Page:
By Susan Tokayer
A lot has been on the news lately about “white lies” because of Hope Hicks saying she had told white lies on President Trump’s behalf.
As I’ve been listening to commentary about this, I started thinking about the negative effects I see whith nannies and clients I work with who tell “white lies” to avoid being confrontational, or to not hurt the other party’s feelings.
Example #1: A nanny working with a family isn’t happy in the job. But, instead of discussing the issue, and trying to resolve it, she tells a white lie. “My mother is sick and I have to leave the country to be with her.” That nanny then applies to work with an agency, and that agency says that they need to check her references, most imporantly her most recent reference.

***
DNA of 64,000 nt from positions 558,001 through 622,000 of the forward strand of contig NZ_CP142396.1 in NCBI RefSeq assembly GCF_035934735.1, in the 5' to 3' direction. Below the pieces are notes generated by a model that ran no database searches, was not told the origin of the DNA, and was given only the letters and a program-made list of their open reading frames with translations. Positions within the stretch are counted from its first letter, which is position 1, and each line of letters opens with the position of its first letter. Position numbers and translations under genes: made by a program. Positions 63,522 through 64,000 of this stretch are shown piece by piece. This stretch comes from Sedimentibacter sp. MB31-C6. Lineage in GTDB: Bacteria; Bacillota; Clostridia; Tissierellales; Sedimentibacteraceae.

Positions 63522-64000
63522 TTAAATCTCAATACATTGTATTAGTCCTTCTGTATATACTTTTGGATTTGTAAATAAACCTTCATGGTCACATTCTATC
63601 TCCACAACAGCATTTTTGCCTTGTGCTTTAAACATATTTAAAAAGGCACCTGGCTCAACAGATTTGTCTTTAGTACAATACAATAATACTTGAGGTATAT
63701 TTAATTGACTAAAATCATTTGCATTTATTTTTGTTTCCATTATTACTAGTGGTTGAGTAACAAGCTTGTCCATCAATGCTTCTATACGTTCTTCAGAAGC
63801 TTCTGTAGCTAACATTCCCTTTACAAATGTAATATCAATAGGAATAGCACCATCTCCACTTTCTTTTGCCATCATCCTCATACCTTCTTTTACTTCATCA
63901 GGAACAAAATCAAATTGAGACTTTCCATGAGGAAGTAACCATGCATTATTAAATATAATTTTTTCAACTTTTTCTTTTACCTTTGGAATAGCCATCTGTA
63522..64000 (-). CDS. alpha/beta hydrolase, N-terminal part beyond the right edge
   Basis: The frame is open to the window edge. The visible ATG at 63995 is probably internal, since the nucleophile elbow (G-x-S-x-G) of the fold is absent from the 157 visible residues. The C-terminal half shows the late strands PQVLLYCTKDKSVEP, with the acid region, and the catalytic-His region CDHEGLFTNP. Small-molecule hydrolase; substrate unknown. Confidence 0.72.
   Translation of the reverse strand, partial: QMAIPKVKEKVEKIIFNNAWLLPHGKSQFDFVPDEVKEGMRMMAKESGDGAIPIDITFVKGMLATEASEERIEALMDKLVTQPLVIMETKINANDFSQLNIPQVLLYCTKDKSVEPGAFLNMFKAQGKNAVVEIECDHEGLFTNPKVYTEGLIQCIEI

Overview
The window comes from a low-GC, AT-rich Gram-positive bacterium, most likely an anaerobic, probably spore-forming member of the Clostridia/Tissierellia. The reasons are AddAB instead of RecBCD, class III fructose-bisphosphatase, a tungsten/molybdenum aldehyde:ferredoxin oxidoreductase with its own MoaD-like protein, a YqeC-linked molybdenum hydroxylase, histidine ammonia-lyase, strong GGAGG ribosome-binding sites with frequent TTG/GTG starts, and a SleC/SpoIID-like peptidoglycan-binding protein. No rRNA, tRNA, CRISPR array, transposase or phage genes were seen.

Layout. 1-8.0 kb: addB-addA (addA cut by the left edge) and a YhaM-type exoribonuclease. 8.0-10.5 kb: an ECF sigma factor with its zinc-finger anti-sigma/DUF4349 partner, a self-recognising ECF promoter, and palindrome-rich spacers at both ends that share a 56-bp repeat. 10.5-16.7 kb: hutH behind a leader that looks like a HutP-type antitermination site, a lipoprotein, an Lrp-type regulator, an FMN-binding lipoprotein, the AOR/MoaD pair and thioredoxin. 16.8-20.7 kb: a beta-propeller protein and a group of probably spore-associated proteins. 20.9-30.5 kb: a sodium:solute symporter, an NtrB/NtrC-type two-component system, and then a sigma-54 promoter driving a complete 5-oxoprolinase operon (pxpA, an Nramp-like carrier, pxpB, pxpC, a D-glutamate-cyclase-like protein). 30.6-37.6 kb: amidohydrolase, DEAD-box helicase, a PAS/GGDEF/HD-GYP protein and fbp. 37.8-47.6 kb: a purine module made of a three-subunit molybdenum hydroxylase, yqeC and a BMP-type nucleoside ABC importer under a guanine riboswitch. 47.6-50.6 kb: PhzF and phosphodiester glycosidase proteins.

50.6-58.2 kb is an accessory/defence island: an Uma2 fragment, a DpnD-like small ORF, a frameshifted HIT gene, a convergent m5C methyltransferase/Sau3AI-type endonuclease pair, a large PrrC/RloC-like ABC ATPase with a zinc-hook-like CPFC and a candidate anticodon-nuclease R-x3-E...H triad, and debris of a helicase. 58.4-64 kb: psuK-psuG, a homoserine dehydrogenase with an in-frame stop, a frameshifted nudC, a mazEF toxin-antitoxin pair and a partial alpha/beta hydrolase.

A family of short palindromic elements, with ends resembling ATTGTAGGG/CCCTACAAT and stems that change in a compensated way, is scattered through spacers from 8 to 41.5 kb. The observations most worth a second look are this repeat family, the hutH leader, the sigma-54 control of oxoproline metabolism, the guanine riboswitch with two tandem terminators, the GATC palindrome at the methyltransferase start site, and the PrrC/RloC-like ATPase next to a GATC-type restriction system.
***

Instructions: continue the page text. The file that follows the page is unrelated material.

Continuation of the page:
At this point the nanny realizes she made a mistake in not telling the truth, that she was not happy in the job and wanted to give notice.
Example #2: A family is not happy with their nanny’s performance and they decide to let her go, telling her the grandparents are moving into town and will be caring for the children. That nanny finds a new job in the same town, and a few weeks later runs into the family’s new nanny in the park with the children.
In example #1, the nanny now may have a difficult time finding a job. In explaining her situation it is apparent she lied. Will the agency trust that everything she is telling them about past jobs is truthful? Or, are there other white lies in her work history?
In example #2, will the new nanny trust her new employers to be honest with her, now that she has found out about what they told their previous employee?
Sometimes it isn’t easy to tell the truth, I know. But if things are communicated in a sensitive way, both parties will benefit from hearing the truth.